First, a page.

draft-ietf-karp-routing-tcp-analysis-04.txt   draft-ietf-karp-routing-tcp-analysis-05.txt 
Routing Working Group M. Jethanandani Routing Working Group M. Jethanandani
Internet-Draft Ciena Corporation Internet-Draft Ciena Corporation
Intended status: Informational K. Patel Intended status: Informational K. Patel
Expires: January 31, 2013 Cisco Systems, Inc Expires: April 21, 2013 Cisco Systems, Inc
L. Zheng L. Zheng
Huawei Huawei Technologies
July 30, 2012 October 18, 2012
Analysis of BGP, LDP, PCEP and MSDP Issues According to KARP Design Analysis of BGP, LDP, PCEP and MSDP Issues According to KARP Design
Guide Guide
draft-ietf-karp-routing-tcp-analysis-04.txt draft-ietf-karp-routing-tcp-analysis-05.txt
Abstract Abstract
This document analyzes BGP, LDP, PCEP and MSDP according to This document analyzes Border Gateway Protocol (BGP) [RFC4271], Label
guidelines set forth in section 4.2 of Keying and Authentication for Distribution Protocol (LDP) [RFC5036], Path Computation Element
Routing Protocols Design Guidelines [RFC6518]. Protocol (PCEP) [RFC5440] and Multicast Source Distribution Protocol
(MSDP) [RFC3618] according to guidelines set forth in section 4.2 of
The key words "MUST", "MUST NOT", "REQUIRED", "SHALL", "SHALL NOT", Keying and Authentication for Routing Protocols Design Guidelines
"SHOULD", "SHOULD NOT", "RECOMMENDED", "MAY", and "OPTIONAL" in this [RFC6518].
document are to be interpreted as described in RFC 2119 [RFC2119]..
Status of this Memo Status of this Memo
This Internet-Draft is submitted in full conformance with the This Internet-Draft is submitted in full conformance with the
provisions of BCP 78 and BCP 79. provisions of BCP 78 and BCP 79.
Internet-Drafts are working documents of the Internet Engineering Internet-Drafts are working documents of the Internet Engineering
Task Force (IETF). Note that other groups may also distribute Task Force (IETF). Note that other groups may also distribute
working documents as Internet-Drafts. The list of current Internet- working documents as Internet-Drafts. The list of current Internet-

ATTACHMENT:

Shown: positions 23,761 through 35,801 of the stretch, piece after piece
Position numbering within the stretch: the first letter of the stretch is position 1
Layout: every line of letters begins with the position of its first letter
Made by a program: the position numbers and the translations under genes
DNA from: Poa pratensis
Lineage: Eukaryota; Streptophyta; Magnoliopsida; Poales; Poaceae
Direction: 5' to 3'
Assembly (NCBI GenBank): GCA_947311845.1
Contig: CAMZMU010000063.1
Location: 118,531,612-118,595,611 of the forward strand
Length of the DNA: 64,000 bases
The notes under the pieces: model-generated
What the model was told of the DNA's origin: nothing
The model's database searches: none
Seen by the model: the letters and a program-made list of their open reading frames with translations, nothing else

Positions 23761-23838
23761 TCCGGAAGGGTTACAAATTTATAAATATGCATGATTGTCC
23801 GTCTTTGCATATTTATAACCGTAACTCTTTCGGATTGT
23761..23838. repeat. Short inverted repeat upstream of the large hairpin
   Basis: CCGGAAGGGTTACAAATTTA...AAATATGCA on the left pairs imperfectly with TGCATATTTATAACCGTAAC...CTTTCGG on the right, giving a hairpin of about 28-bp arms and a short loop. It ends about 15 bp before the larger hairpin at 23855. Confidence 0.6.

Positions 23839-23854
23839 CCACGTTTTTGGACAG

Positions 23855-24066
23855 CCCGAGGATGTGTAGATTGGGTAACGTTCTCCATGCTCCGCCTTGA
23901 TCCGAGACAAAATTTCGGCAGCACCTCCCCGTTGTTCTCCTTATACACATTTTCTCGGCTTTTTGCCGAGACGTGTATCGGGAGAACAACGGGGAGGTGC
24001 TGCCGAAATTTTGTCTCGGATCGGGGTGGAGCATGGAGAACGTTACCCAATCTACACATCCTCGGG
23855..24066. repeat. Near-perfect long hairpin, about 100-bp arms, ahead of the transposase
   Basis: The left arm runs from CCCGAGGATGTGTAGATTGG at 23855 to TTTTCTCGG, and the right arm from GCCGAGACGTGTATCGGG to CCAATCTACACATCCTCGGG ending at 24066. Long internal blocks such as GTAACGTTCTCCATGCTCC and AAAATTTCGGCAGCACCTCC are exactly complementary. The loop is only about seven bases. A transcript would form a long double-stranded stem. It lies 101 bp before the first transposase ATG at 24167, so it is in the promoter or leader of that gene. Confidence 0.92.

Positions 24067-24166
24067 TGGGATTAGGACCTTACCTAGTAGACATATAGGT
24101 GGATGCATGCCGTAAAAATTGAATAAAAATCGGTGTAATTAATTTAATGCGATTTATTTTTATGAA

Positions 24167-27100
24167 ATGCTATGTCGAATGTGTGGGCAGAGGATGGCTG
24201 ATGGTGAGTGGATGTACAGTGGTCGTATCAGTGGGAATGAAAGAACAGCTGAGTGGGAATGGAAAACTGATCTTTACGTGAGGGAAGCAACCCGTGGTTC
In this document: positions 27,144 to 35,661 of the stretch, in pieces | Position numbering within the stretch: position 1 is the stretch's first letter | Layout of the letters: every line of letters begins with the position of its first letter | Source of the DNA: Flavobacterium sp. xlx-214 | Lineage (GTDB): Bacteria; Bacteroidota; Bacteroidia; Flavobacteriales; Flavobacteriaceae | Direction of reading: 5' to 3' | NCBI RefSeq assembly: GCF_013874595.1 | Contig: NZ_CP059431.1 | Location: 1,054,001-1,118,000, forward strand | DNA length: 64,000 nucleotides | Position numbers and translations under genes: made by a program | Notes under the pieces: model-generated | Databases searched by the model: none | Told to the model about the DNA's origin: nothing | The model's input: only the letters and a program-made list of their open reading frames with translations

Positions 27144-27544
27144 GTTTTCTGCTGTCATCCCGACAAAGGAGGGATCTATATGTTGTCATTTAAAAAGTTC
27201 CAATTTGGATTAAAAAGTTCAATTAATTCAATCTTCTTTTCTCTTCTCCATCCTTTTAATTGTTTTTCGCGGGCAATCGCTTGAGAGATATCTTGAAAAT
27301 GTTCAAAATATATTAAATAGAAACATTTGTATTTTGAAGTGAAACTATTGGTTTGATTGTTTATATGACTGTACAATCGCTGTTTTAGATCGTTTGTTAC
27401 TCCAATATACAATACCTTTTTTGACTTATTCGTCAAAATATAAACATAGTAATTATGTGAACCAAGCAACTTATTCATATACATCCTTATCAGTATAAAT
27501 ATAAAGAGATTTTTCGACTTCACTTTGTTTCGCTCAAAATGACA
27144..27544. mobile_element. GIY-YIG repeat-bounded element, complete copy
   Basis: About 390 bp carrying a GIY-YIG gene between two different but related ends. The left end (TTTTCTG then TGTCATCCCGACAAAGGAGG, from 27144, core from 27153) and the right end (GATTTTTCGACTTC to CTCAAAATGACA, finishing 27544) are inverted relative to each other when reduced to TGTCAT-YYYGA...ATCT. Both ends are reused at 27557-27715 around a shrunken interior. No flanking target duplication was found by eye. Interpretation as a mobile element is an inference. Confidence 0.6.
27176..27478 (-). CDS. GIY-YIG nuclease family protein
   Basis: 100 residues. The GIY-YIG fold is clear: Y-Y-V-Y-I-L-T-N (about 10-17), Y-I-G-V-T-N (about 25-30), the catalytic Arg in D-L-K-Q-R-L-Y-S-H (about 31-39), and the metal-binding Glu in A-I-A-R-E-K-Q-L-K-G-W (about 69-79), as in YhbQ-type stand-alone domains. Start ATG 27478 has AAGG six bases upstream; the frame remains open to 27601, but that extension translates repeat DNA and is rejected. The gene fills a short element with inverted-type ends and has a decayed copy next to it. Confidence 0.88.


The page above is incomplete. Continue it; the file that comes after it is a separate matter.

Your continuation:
Drafts is at http://datatracker.ietf.org/drafts/current/. Drafts is at http://datatracker.ietf.org/drafts/current/.
Internet-Drafts are draft documents valid for a maximum of six months Internet-Drafts are draft documents valid for a maximum of six months
and may be updated, replaced, or obsoleted by other documents at any and may be updated, replaced, or obsoleted by other documents at any
time. It is inappropriate to use Internet-Drafts as reference time. It is inappropriate to use Internet-Drafts as reference
material or to cite them other than as "work in progress." material or to cite them other than as "work in progress."
This Internet-Draft will expire on January 31, 2013. This Internet-Draft will expire on April 21, 2013.
Copyright Notice Copyright Notice
Copyright (c) 2012 IETF Trust and the persons identified as the Copyright (c) 2012 IETF Trust and the persons identified as the
document authors. All rights reserved. document authors. All rights reserved.
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Table of Contents Table of Contents
1. Introduction . . . . . . . . . . . . . . . . . . . . . . . . . 3 1. Introduction . . . . . . . . . . . . . . . . . . . . . . . . . 3
1.1. Contributing Authors . . . . . . . . . . . . . . . . . . . 3 1.1. Conventions Used in This Document . . . . . . . . . . . . 3
1.2. Abbreviations . . . . . . . . . . . . . . . . . . . . . . 3 1.2. Abbreviations . . . . . . . . . . . . . . . . . . . . . . 4
2. Current State of BGP, LDP, PCEP and MSDP . . . . . . . . . . . 5 2. Current Assessment of BGP, LDP, PCEP and MSDP . . . . . . . . 5